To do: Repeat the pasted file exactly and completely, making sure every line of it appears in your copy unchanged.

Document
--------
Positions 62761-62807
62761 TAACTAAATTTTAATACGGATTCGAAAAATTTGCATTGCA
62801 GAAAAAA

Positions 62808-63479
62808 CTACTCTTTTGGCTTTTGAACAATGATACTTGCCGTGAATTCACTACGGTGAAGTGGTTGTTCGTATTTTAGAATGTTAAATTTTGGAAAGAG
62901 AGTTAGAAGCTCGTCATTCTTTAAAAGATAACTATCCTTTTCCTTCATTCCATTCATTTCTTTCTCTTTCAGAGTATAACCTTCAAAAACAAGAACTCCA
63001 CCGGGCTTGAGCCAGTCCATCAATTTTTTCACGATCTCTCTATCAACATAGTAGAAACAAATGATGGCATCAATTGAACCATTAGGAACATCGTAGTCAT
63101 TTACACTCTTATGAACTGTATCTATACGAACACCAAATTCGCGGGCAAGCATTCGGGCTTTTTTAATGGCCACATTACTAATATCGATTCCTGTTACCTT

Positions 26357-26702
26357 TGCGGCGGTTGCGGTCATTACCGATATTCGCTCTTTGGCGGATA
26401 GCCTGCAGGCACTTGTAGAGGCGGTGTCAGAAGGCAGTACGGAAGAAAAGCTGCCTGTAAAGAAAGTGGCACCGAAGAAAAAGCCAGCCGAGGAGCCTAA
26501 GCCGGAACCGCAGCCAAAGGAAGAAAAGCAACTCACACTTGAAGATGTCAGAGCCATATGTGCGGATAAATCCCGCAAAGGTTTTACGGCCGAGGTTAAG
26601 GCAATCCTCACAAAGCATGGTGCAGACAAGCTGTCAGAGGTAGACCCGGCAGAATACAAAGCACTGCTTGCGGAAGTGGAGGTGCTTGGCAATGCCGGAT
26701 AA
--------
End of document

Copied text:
Positions 62761-62807
62761 TAACTAAATTTTAATACGGATTCGAAAAATTTGCATTGCA
62801 GAAAAAA

Positions 62808-63479
62808 CTACTCTTTTGGCTTTTGAACAATGATACTTGCCGTGAATTCACTACGGTGAAGTGGTTGTTCGTATTTTAGAATGTTAAATTTTGGAAAGAG
62901 AGTTAGAAGCTCGTCATTCTTTAAAAGATAACTATCCTTTTCCTTCATTCCATTCATTTCTTTCTCTTTCAGAGTATAACCTTCAAAAACAAGAACTCCA
63001 CCGGGCTTGAGCCAGTCCATCAATTTTTTCACGATCTCTCTATCAACATAGTAGAAACAAATGATGGCATCAATTGAACCATTAGGAACATCGTAGTCAT
63101 TTACACTCTTATGAACTGTATCTATACGAACACCAAATTCGCGGGCAAGCATTCGGGCTTTTTTAATGGCCACATTACTAATATCGATTCCTGTTACCTT

Positions 26357-26702
26357 TGCGGCGGTTGCGGTCATTACCGATATTCGCTCTTTGGCGGATA
26401 GCCTGCAGGCACTTGTAGAGGCGGTGTCAGAAGGCAGTACGGAAGAAAAGCTGCCTGTAAAGAAAGTGGCACCGAAGAAAAAGCCAGCCGAGGAGCCTAA
26501 GCCGGAACCGCAGCCAAAGGAAGAAAAGCAACTCACACTTGAAGATGTCAGAGCCATATGTGCGGATAAATCCCGCAAAGGTTTTACGGCCGAGGTTAAG
26601 GCAATCCTCACAAAGCATGGTGCAGACAAGCTGTCAGAGGTAGACCCGGCAGAATACAAAGCACTGCTTGCGGAAGTGGAGGTGCTTGGCAATGCCGGAT
26701 AA